…. swift passage in the next session of Congress of the Skill Game Protection Act. Introduced over a year ago by Florida Rep. Wexler, this bill clarifies that poker, bridge, mahjong and backgammon are games of skill and not “chance.” A related bill by Rep. Barney Frank will establish the mechanisms for federal regulation of U.S. Internet sites providing online wagering in these games.
Together, these bills will restore sanity to the insanity resulting from the Unlawful Internet Gambling Enforcement Act (UIGEA), passed when the Congress was still in the hands of a GOP that has been thoroughly repudiated by the voters. Now is the time to clean up one of the messes instigated by the religious conservatives who have such a sway on the GOP. (You may recall their last really big mess – Prohibition, which brought about the rise of national crime organizations by giving local crime organizations an opportunity to make really big money in alcohol, just like what is happening with drugs now.)
Let’s look at that bill title again: Unlawful Internet Gambling Enforcement Act. The title makes a lot of assumptions that are not fact based.
First, there’s “Unlawful Internet Gambling.“ Is there any federal law that clearly makes wagering on the Internet illegal? There is none, based on the failed efforts to prosecute online wagering.
Some federal prosecutors brought cases of Internet “gambling” to court using the Wire Act, a 1961 law developed to prohibit betting on sports events by organized crime. The language of the Wire Act makes clear that the targets are criminal organizations, not individuals. Nevertheless, the government engaged in fantastic contortions for ideological reasons, just as it did with the “slam dunk case” for WMDs in Iraq. With the same FUBAR results…. The attempt to prostitute a law aimed at organized crime has been struck down by many federal courts, including a federal district appeals court.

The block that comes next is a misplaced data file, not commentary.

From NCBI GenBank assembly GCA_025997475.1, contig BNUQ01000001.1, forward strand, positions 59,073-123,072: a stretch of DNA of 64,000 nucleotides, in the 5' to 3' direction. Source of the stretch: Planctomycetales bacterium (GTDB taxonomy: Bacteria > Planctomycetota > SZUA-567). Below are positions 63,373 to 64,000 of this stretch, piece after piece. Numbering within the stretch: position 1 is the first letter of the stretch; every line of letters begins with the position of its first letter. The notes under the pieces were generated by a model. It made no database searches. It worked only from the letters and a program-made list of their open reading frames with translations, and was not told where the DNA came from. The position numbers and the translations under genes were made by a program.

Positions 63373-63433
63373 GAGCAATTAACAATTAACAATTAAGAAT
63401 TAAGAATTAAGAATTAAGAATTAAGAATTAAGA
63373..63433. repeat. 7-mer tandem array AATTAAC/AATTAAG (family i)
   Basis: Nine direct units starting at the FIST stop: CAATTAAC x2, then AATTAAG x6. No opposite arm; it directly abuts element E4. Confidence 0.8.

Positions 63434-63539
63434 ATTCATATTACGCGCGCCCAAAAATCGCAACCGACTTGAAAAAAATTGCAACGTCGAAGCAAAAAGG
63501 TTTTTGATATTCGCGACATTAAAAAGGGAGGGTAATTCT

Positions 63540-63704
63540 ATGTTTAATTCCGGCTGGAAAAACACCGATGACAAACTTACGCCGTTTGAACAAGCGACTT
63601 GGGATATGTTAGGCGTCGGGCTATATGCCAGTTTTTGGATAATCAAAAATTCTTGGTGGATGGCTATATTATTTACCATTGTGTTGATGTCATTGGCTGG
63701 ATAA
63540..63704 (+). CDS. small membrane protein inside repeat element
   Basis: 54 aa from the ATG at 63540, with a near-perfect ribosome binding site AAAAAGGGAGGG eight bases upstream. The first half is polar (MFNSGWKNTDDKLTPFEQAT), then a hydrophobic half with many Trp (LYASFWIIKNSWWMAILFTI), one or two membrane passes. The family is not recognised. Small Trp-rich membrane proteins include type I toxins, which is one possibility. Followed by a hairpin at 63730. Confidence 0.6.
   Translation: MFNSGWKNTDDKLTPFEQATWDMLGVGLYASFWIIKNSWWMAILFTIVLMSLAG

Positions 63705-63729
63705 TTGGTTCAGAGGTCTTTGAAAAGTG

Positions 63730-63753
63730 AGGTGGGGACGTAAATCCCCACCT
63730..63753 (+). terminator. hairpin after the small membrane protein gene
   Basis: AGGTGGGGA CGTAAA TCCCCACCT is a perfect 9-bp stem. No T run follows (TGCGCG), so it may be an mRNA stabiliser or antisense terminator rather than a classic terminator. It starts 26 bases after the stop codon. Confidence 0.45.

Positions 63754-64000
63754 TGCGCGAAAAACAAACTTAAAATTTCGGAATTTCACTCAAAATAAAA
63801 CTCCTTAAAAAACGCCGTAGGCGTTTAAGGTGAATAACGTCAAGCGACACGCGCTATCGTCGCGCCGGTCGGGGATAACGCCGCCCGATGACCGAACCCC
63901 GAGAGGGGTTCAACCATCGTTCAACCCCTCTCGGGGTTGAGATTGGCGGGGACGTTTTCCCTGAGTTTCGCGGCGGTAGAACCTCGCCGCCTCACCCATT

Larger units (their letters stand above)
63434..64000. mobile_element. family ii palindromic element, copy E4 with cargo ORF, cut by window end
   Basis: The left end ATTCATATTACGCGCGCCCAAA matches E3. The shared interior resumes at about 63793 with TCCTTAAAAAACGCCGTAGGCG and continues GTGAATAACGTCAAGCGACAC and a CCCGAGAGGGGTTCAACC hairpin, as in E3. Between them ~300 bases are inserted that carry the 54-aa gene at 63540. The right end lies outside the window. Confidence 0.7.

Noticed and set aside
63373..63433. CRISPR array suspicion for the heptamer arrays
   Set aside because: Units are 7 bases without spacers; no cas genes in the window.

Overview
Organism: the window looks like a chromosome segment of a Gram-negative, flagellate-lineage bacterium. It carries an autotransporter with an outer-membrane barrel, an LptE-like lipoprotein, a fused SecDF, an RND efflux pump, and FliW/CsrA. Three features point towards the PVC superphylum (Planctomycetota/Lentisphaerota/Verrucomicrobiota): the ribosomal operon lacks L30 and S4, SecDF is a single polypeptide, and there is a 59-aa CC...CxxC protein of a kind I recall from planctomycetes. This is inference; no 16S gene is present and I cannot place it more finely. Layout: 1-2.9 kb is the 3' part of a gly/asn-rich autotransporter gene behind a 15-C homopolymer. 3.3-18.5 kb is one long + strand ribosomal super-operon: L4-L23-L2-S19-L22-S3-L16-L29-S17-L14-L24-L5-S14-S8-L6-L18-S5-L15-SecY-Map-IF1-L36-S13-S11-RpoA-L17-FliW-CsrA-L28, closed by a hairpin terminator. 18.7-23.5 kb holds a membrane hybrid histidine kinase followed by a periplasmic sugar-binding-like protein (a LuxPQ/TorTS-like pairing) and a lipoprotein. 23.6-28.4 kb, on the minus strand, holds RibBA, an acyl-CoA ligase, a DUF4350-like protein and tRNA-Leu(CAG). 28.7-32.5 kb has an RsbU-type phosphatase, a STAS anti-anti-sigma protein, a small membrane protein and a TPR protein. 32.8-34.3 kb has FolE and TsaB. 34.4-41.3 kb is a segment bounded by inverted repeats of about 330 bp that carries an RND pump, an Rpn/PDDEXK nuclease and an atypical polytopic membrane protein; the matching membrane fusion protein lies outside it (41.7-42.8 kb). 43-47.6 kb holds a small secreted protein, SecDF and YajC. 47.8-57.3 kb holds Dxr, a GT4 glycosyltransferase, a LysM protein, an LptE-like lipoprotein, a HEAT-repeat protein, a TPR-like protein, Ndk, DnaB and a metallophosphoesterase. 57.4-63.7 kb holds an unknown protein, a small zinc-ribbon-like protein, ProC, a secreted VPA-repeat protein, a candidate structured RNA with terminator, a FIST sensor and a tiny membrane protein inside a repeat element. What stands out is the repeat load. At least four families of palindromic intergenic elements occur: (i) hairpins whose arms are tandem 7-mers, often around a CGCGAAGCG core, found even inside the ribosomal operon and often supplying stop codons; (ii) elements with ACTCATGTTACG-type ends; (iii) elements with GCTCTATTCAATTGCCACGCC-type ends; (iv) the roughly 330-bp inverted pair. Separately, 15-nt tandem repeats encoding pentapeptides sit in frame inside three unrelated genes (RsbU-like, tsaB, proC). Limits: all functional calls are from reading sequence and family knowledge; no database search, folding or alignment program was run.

And, if poker is in fact a “sporting event” as claimed by federal prosecutors, then how is that game “gambling”? Or are sports events games of “chance” and not skill based? If there is in fact a federal law which clearly prohibits Internet gambling, then prosecutors would not be attempting to use a 1961 law which the courts have ruled is inappropriate. There is NO federal law against Internet gambling! And that is a slam dunk case….
Interestingly, and contrary to popular misconception, the UIGEA does not make online gambling illegal. It only states that no financial institution may participate in any transaction related to games of “chance.” Those games are not defined. So, that begs a huge question. But the government’s attempt to use the Wire Act means it has defined poker as a “sporting event” and so how can it now say that poker is a game of “chance” which is what the UIGEA is about? (We know how: government is a hypocrite, saying one thing one day in one situation and then saying the opposite the next day in another situation.)
Notice also that the UIGEA focuses on “financial institutions” and not individuals. I am not violating the UIGEA if I attempt a prohibited transaction; it is the financial institution that is subject to penalties under that law if it allows the transaction. So individuals do not need to fear the UIGEA.
Now let’s focus on “Enforcement.” There are two aspects to this.
The first aspect is technological. Although a financial institution can identify a “gambling” organization by its merchant coding if the transaction is by credit card and then stop such a transaction, the technology does not exist to read a check, cashier’s check , money order, or other “paper” transaction. So if you want to send a $500 check to an online “casino” a bank cannot prevent that “transaction” short of having someone read each check. What do you think will happen if the government suggests the banks do that? (Besides your monthly bank fees increasing?)